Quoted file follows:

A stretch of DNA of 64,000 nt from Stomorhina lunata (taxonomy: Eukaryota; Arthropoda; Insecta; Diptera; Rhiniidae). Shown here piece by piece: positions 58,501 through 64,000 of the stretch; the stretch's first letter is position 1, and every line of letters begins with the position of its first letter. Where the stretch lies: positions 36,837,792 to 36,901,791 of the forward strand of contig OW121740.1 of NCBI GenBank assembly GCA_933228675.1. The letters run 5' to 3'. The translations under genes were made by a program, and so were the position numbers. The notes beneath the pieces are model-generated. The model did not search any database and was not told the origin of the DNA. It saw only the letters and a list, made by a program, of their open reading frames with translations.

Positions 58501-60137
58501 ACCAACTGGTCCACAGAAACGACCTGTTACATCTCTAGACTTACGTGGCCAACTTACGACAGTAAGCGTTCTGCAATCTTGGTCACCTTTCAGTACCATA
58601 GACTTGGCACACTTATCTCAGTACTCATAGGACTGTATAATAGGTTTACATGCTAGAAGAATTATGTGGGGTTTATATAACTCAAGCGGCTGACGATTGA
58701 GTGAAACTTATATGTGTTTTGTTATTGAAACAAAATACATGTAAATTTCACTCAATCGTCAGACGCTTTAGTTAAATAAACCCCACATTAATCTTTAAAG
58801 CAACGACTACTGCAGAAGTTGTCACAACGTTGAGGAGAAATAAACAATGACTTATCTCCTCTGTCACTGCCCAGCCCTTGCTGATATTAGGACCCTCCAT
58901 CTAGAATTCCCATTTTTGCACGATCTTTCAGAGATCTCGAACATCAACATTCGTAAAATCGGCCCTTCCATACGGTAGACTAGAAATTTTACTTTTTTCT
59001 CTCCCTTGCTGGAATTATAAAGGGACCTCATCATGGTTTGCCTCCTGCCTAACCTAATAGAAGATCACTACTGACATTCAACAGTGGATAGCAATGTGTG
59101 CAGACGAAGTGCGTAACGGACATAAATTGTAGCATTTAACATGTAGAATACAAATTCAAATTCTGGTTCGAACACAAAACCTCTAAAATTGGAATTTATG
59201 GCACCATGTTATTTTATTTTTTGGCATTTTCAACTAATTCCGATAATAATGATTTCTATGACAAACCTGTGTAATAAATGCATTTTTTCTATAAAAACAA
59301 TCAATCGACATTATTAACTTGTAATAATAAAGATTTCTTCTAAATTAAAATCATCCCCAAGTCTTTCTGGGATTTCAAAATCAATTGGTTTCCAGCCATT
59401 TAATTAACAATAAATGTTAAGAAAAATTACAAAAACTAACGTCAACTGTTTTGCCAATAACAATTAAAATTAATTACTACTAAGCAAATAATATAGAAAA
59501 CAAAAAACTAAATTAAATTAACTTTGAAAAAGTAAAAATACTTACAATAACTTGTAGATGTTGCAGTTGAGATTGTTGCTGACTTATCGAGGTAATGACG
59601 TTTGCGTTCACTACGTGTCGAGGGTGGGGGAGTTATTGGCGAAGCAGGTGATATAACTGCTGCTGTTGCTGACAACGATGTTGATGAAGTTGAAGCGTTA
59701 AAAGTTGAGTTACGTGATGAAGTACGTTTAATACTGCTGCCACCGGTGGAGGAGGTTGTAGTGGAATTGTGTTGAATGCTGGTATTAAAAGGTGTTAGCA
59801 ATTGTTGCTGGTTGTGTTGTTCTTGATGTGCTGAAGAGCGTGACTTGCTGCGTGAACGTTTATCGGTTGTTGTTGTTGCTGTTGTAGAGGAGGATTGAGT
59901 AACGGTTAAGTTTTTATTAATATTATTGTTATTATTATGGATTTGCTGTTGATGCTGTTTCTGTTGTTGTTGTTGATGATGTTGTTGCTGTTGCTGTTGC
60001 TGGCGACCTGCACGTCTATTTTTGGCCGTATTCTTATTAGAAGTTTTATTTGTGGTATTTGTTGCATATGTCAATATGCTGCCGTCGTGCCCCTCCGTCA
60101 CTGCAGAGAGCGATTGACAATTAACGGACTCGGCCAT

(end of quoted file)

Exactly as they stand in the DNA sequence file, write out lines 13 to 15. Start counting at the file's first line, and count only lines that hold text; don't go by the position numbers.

59501 CAAAAAACTAAATTAAATTAACTTTGAAAAAGTAAAAATACTTACAATAACTTGTAGATGTTGCAGTTGAGATTGTTGCTGACTTATCGAGGTAATGACG
59601 TTTGCGTTCACTACGTGTCGAGGGTGGGGGAGTTATTGGCGAAGCAGGTGATATAACTGCTGCTGTTGCTGACAACGATGTTGATGAAGTTGAAGCGTTA
59701 AAAGTTGAGTTACGTGATGAAGTACGTTTAATACTGCTGCCACCGGTGGAGGAGGTTGTAGTGGAATTGTGTTGAATGCTGGTATTAAAAGGTGTTAGCA